Tip:  When dripping anything on your chain and cogs tilt your bike so the cleaning product and lubricants aren’t dripping on your wheels.  You want your brakes to grip! 

When I’m done riding I keep a rag near where I store my bike and I wipe my chain off after each ride.  That helps it stay cleaner longer and gives me lots of free and happy pedaling in-between cleanings.  Depending on your weather and how much you ride you may need to reapply lube every week or two – run your fingers over your chain.  If it’s smooth but not sticky or gritty you’re in good shape. If your fingers are filthy when you run them over your chain, guess what time it is?  Time to clean again.  If they’re gritty you may not be wiping off well enough between rides. And by all means, if your chain is squeaky it needs lube.

Keeping your chain happy and clean is one of the best investments of time you can make for your bike.  When you get more practiced you’ll find that cleaning your drivetrain takes only about 15 minutes.  But you’ll be amazed at how much easier it feels to pedal, how much more energy you have, and how silent a clean bike chain is.  It’s a beautiful thing.

Happy cleaning and happy riding!

equipment review – Trail Rail mounting systems

I’m not being paid for this review.

phone cradle

I entered a contest sponsored by Momentum Magazine for a Trail Rail cell phone/GPS cradle.  How useful!  I always cycle with my cell phone and I’ve been carrying it in a little frame bag. But it requires stopping and pulling my phone out if I need it for anything, including emergencies. I have dropped it getting it out of the pouch.  So I entered the contest, thinking this would be a useful piece of equipment.    Much to my happy surprise I won!

I received the phone cradle from Trail Rail but unfortunately the mounting ring was too large a diameter for my handlebars.  I contacted them, asking if they carried a mounting ring in a smaller size and they offered to send a couple of different configurations for free.  They were extremely helpful and they even asked me for a photo of my handlebars so they could make sure to send the correct mounting rings.

Not only did they send the correct rings but they also sent a low-profile adaptor since I planned on mounting the cradle to my stem.  The original cradle had a platform that adjusts for viewing angle. It’s very nice  but it sticks up from my stem and I bump into it when I stand on my pedals to climb hills.  The people at Trail Rail anticipated this when I told them I wanted to mount it on my stem rather than my handlebars, so they sent a low-profile mount.  However, I couldn’t get it cranked down tight enough.  But they replaced it, with apologies.  Working with these guys has been fabulous,  At every step of the process they solicited my input, they asked for photos, and they went way above and beyond to ensure I had a set-up that worked optimally.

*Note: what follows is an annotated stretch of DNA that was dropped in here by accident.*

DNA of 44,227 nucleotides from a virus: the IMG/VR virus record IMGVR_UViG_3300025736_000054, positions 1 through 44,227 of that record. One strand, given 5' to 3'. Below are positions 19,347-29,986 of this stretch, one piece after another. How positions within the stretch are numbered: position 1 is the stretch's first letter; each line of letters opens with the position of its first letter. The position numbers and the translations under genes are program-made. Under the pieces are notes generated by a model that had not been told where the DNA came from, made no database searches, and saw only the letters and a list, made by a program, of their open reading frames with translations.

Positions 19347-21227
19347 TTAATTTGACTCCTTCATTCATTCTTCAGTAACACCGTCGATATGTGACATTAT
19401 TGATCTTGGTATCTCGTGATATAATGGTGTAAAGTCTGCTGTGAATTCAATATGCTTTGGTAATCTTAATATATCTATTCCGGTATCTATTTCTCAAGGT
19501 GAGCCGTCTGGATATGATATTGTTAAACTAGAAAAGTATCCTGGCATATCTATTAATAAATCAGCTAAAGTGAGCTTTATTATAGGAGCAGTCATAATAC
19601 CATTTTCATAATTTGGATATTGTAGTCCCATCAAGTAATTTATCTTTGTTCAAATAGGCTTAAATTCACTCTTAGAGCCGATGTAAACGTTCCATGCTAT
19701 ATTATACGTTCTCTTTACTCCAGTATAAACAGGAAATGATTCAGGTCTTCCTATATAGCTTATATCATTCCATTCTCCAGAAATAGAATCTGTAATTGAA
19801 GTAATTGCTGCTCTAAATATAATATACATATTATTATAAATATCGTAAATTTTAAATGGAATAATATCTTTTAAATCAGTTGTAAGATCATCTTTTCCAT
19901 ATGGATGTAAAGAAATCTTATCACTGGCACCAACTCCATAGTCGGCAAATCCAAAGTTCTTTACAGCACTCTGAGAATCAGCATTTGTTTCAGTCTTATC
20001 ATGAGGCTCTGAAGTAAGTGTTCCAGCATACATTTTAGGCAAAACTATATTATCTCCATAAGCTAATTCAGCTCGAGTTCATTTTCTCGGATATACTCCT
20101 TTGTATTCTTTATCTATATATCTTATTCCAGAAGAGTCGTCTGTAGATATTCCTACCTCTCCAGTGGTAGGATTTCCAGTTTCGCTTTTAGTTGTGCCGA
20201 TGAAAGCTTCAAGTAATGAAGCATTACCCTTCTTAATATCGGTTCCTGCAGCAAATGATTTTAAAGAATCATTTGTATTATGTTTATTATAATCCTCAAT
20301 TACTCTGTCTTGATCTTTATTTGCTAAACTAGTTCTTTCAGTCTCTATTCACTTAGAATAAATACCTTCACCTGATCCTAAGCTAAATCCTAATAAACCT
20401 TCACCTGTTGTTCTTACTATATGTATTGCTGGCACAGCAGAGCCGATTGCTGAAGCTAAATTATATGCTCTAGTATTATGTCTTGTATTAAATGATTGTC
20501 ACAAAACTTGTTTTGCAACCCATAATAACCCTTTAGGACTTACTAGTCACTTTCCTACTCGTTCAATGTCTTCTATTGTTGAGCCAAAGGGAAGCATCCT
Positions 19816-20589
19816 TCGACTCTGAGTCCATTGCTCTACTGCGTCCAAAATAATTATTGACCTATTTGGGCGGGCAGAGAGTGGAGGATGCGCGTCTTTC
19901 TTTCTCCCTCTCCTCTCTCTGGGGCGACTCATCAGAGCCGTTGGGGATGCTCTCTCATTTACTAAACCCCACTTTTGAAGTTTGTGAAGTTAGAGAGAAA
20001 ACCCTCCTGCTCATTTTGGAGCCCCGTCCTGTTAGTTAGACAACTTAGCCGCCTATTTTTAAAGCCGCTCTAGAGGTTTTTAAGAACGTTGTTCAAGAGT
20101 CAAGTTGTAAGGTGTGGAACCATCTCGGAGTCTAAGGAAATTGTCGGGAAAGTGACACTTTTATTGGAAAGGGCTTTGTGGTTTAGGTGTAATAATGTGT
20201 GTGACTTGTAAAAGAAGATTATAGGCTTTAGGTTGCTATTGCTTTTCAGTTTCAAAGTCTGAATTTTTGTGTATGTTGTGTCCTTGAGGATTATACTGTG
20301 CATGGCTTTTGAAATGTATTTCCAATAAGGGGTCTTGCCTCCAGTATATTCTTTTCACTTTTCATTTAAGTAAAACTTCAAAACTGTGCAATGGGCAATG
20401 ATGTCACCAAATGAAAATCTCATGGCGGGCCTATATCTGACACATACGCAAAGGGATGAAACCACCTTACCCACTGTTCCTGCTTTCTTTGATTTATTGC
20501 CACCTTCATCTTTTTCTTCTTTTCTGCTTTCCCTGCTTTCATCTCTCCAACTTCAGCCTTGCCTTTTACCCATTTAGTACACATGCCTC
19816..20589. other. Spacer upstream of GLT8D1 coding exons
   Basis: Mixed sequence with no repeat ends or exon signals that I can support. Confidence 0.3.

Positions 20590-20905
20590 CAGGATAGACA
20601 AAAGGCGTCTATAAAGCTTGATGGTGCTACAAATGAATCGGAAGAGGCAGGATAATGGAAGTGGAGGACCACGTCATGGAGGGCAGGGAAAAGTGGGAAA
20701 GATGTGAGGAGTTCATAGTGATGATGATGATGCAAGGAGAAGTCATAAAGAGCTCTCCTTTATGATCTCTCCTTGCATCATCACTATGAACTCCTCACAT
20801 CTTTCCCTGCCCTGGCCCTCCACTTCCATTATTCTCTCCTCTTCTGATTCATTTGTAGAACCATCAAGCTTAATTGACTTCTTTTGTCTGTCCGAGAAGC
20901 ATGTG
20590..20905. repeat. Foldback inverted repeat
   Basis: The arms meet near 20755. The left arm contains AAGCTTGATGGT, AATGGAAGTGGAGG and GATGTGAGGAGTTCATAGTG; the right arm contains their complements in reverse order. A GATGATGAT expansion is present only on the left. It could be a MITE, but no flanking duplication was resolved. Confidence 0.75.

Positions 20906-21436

cradle pepper spray

When I sent a picture of my handlebars they noticed the pepper spray canister I have taped to my handlebars within easy reach.  So they asked me the diameter of the canister and sent me a holder with a quick release clamp.

pepper spray holder

I also have a small tactical bag:


It fits a wallet or small digital camera and my keys.  I can put my cell phone in the bag when it rains. There are several useful pockets inside and outside and it can be attached to your belt when you walk away from your bike.

All of the equipment is top-notch and high quality and it’s built to last.  It isn’t inexpensive, but in this case not only do you get what you pay for, you get phenomenal responsiveness and service from the Trail Rail team. They honestly want you to be happy and will work with you every step of the way to make sure you have the best set-up possible. They welcome feedback and will keep tweaking things to make it perfect.


I’ve been riding with these products for a few weeks now and I can say that I am very well-satisfied with them.  I am incredibly impressed with their customer service.  That level of responsiveness is almost unknown these days.  The fact that they went above and beyond for a customer who won their product rather than purchased it outright is a testament to their professionalism.

Here are some pros and cons I’ve found:


  • High quality and rugged – these systems are meant to last forever
  • Extremely versatile mounting systems
  • Almost endless configurations (stem, handlebars, seatpost, seat rails, etc.
  • Smart designs – you can mount your phone and record your ride on video using its camera
  • Extra Allen wrenches, neoprene strips, and bolts are included.  This is useful; I dropped a tiny bolt on a ride somewhere.  I now have them all cranked down tight.
  • Highest level of customer service imaginable


  • The instructions leave a bit to be desired.  If you’re technically adept it isn’t a problem but if you’re not, you’ll need some help.  However, they’re very happy to help.
  • The glue used for the neoprene lining the mounting rings melts in hot weather, but it is remedied with superglue. Do yourself a favor and re-glue them before you mount them the first time.  Then they’re nearly indestructible.  The company is working on this.
  • Getting the phone in and out of the cradle requires the use of the included Allen wrench.  There’s a quick-release mount for the entire cradle assembly, but not to separate the phone from the cradle easily.  I’ve suggested a quick release system or even a keychain Allen wrench.

I honestly cannot recommend these products and the Trail Rail team enough.  I am very satisfied, not only with the quality of the products but the quality of the service as well.

P.S. I plan to do more reviews when I try out new equipment so watch this space.